Employers keeping score stops lesson observations from being a real development opportunity, writes Neil Jones
Lesson observation at our college used to be regarded as an annual hurdle to jump. For less confident teachers (and I mean confidence here in the context of doing their job whilst having someone observing and judging their work) it could be a source of great anxiety.
Every department had a week when the observation team would observe one lesson for each teacher and everyone knew that these observations would be graded: from the hallowed and rarely achieved grade 1, to the dreaded and rarely awarded grade 4.
Most people would acquire a grade 2 if the lesson had generally gone well, or a grade 3 if it hadn’t gone quite so well. Not much was learnt about teaching in the process.
With the arrival of a new senior management team from 2015, we reviewed this process and changed it to something more developmentally focused. We knew people’s attitudes wouldn’t change instantly; it would be a gradual change of culture over two or three years.
We stopped grading any observations and announced that the process was to be entirely focused on a developmental conversation about the complex craft of teaching. We wanted to break down the psychological barriers that prevented teachers from seeing lesson observation as a positive opportunity.
I don’t mean to make light of these barriers. If you know that your employer keeps a list of your scores each year in an annual one-off test of your abilities, it’s no surprise that you would see this as a threat rather than an opportunity.
After three years, we could see that things had definitely opened up. We had also invested in some self-observation equipment and a few course teams were now embracing the opportunity to record themselves and share clips with each other on a chosen aspect of pedagogy for their subject.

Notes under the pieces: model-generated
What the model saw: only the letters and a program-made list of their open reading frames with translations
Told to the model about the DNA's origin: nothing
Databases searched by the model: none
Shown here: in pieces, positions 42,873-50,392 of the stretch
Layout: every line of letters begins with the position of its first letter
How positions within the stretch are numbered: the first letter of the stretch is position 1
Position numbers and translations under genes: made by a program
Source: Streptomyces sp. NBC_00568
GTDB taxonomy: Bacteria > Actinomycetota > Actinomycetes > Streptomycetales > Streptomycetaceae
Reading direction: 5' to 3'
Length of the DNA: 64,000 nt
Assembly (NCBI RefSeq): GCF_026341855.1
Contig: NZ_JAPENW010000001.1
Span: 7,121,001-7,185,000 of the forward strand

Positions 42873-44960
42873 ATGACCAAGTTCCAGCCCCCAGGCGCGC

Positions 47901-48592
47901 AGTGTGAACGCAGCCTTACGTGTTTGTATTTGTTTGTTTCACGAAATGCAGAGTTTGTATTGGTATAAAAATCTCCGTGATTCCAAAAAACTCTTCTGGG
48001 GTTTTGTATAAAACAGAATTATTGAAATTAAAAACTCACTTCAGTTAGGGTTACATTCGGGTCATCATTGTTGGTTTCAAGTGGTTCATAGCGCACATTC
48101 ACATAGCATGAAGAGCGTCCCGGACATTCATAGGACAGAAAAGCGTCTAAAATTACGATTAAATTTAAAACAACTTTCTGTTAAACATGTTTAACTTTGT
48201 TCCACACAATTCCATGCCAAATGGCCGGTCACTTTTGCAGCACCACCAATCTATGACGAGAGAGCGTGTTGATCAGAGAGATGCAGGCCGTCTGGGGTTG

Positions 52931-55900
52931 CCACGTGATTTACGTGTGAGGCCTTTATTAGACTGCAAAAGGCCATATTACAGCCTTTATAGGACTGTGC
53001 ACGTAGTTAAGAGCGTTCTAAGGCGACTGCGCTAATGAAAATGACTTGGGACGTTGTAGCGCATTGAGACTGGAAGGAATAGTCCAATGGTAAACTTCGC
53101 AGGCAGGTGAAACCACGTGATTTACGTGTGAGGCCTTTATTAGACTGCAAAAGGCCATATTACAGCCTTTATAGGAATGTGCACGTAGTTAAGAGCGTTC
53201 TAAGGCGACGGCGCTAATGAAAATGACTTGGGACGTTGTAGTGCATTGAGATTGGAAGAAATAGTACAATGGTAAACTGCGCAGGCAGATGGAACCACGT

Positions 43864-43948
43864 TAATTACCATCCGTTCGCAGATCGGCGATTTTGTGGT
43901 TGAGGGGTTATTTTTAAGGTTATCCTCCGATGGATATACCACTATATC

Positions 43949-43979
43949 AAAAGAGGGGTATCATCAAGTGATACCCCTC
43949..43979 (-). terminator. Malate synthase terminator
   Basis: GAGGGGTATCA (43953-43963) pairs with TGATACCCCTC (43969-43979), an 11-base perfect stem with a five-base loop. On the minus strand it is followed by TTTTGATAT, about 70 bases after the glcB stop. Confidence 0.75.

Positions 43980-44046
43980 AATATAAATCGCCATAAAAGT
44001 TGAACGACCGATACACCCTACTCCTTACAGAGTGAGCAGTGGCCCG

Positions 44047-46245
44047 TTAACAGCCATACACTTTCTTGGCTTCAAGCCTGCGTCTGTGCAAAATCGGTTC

After three years, we could see things had opened up
I attended a chemistry staff team meeting where they discussed their observations about how team members were teaching practical experiments. The room was abuzz with positive thinking: the developmental ethos was thriving.
Then came Covid and the lockdowns. In the space of a few weeks, we moved to a new version of teaching and learning delivered remotely via Microsoft Teams. The technology seemed so ready for the needs of the situation ̶ we just needed to be ready to use that technology!
As everyone embarked upon a crash course in digital teaching and learning, performed live to their students’ screens, we quickly realised that people were evaluating, sharing and developing their craft on an almost daily basis.
Lesson observation week was one thing we therefore removed from the annual calendar to lessen the list of tasks for teachers and heads of department.
Now that we are tentatively breathing post-lockdown air, and everyone is getting back to working ‘normally’, we have reinstated lesson observation. We have returned to the menu of choices for departments: self-observations using Teams, paired observations in courses, across courses in departments, or across different departments.
It’s a mark of how much people now view lesson observation as a positive opportunity to develop our craft that four different departments have gone straight to observing in completely different subject areas.
As people are freed up from concerns with subject specific knowledge, they find they can concentrate on all the minute moments of finely crafted communication that construct an exciting and challenging learning experience for 22 diverse students.
Our answer is that we achieve that assurance through the processes that record our developmental culture.
We know that our colleagues want to develop themselves as teachers. We expect that they record any ideas they have had from observing or being observed in their end-of-year review with their line-manager. These in turn will be gathered together into their department’s action plan for the following year.
So the process is indeed tracked from a management perspective.
But its foundation stone is the understanding that hard-working colleagues want to develop themselves and their craft in one of the most difficult and rewarding jobs in the world.